Regional expression of HOXA4 along the aorta and its potential role in human abdominal aortic aneurysms
- Equal contributors
1 Center for Molecular Medicine and Genetics, Wayne State University School of Medicine, Detroit, Michigan, USA
2 Sigfried and Janet Weis Center for Research, Geisinger Clinic, Danville, 100 North Academy Avenue, Pennsylvania 17822-2610, USA
3 Department of Pathology, Creighton University School of Medicine, Omaha, Nebraska, USA
4 Southwest National Primate Research Center, San Antonio, Texas, USA
5 Department of Genetics, Texas Biomedical Research Institute, San Antonio, Texas, USA
6 Department of Internal Medicine, Wayne State University School of Medicine, Detroit, Michigan, USA
7 Department of Pathology, Louisiana Health Sciences Center, New Orleans, Louisiana, USA
8 Office of Wayne County Medical Examiner, Detroit, Michigan, USA
9 Department of Vascular and Endovascular Surgery, Geisinger Clinic, Danville, Pennsylvania, USA
10 Department of Obstetrics and Gynecology, Wayne State University School of Medicine, Detroit, Michigan, USA
Citation and License
BMC Physiology 2011, 11:9 doi:10.1186/1472-6793-11-9Published: 31 May 2011
The infrarenal abdominal aorta exhibits increased disease susceptibility relative to other aortic regions. Allograft studies exchanging thoracic and abdominal segments showed that regional susceptibility is maintained regardless of location, suggesting substantial roles for embryological origin, tissue composition and site-specific gene expression.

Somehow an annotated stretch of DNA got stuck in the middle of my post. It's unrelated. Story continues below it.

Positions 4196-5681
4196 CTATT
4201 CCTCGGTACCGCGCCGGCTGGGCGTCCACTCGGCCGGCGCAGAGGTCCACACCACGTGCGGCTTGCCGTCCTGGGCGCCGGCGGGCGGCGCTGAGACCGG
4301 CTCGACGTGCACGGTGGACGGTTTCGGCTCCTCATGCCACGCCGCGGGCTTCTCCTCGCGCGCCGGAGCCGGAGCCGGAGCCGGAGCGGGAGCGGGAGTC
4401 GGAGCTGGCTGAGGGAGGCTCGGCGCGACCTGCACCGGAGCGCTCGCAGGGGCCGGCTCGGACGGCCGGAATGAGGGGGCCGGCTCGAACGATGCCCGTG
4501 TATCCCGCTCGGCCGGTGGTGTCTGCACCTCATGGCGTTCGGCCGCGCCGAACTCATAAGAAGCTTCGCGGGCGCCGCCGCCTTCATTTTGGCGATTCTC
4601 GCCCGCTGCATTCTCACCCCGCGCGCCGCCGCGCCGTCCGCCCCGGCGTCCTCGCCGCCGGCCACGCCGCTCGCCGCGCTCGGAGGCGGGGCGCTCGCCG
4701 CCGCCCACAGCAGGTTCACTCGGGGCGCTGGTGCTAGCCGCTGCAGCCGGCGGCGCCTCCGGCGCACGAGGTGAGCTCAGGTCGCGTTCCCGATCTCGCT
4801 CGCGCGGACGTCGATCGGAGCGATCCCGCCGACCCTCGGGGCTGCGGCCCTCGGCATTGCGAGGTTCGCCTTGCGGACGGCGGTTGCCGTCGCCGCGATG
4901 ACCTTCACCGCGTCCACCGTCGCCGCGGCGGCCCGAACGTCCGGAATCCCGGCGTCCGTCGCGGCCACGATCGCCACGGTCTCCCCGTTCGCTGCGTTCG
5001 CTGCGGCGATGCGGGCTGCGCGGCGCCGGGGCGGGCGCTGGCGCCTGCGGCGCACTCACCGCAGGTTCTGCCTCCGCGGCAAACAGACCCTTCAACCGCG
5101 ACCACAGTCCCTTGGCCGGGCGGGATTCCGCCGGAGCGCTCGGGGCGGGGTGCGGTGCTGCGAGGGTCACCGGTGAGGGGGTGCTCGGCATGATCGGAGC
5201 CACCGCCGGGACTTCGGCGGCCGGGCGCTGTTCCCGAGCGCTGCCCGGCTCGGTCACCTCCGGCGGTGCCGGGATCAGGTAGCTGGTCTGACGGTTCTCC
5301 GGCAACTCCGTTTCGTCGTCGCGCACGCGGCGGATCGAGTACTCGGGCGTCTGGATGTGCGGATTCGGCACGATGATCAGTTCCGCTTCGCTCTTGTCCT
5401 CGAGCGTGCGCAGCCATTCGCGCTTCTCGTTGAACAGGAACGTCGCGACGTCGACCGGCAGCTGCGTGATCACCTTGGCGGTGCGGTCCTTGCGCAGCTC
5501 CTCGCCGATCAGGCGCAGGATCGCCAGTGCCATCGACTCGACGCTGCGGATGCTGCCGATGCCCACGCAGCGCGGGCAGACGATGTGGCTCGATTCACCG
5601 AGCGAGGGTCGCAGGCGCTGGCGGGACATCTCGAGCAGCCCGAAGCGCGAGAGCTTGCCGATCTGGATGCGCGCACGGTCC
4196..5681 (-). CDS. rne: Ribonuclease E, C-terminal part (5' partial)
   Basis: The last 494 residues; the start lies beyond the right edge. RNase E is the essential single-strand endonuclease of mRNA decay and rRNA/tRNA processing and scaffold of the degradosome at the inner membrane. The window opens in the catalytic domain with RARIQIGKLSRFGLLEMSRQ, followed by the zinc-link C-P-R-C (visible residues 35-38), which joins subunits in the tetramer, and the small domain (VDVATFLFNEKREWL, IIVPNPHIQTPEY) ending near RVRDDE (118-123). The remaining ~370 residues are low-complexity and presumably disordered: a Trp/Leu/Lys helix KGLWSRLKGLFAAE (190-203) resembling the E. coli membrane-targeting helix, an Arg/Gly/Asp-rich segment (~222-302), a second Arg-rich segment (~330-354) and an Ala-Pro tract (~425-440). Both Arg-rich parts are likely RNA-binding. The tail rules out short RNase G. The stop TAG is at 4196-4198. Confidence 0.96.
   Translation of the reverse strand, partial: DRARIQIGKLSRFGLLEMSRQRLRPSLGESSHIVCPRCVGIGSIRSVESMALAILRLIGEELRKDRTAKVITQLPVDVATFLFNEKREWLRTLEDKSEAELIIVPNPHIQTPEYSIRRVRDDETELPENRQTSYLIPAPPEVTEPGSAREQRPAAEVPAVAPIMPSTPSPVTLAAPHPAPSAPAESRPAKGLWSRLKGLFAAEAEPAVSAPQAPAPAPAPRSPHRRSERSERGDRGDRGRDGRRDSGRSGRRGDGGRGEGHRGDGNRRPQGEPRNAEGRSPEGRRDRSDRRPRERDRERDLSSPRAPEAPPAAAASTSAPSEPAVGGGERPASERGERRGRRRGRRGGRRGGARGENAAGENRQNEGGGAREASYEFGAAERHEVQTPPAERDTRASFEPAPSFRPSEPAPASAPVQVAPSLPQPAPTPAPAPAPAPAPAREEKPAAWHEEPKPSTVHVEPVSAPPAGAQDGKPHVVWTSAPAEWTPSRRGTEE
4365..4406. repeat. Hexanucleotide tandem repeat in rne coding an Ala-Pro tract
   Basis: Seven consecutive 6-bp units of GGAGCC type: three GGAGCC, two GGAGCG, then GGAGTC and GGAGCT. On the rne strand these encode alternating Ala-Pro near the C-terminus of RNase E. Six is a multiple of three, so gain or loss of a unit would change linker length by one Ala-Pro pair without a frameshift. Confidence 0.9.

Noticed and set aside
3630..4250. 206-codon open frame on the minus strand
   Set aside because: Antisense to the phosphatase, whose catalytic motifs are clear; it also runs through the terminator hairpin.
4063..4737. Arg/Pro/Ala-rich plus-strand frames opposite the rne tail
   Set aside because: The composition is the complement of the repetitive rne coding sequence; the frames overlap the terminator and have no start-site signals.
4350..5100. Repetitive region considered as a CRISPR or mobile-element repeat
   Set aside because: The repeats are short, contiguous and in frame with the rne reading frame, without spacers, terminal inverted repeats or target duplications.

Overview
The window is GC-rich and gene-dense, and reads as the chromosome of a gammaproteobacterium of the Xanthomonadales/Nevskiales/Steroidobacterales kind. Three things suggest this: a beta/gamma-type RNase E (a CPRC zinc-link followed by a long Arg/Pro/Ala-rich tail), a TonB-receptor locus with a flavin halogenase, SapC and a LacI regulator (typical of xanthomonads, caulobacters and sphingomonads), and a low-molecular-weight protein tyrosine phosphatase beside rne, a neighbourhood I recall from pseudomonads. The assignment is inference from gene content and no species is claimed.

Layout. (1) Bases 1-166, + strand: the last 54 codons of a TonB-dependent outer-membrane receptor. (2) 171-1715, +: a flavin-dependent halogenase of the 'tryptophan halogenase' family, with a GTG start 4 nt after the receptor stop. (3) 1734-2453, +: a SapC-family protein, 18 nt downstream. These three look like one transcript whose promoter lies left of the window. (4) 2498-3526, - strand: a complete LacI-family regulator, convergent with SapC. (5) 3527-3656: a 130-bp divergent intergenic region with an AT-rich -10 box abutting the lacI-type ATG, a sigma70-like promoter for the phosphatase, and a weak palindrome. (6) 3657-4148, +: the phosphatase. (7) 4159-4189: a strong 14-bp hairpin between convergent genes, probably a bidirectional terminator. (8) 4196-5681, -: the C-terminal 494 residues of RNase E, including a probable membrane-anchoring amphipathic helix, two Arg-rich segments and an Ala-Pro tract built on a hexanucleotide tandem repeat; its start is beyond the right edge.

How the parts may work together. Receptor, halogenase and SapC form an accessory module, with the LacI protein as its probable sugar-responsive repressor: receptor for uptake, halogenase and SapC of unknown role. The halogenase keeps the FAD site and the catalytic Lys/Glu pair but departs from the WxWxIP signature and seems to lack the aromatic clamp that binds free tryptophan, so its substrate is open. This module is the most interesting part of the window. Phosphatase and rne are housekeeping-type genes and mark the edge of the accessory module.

We analyzed gene expression with microarrays in baboon aortas, and found that members of the HOX gene family exhibited spatial expression differences. HOXA4 was chosen for further study, since it had decreased expression in the abdominal compared to the thoracic aorta. Western blot analysis from 24 human aortas demonstrated significantly higher HOXA4 protein levels in thoracic compared to abdominal tissues (P < 0.001). Immunohistochemical staining for HOXA4 showed nuclear and perinuclear staining in endothelial and smooth muscle cells in aorta. The HOXA4 transcript levels were significantly decreased in human abdominal aortic aneurysms (AAAs) compared to age-matched non-aneurysmal controls (P < 0.00004). Cultured human aortic endothelial and smooth muscle cells stimulated with INF-γ (an important inflammatory cytokine in AAA pathogenesis) showed decreased levels of HOXA4 protein (P < 0.0007).
Our results demonstrated spatial variation in expression of HOXA4 in human aortas that persisted into adulthood and that downregulation of HOXA4 expression was associated with AAAs, an important aortic disease of the ageing population.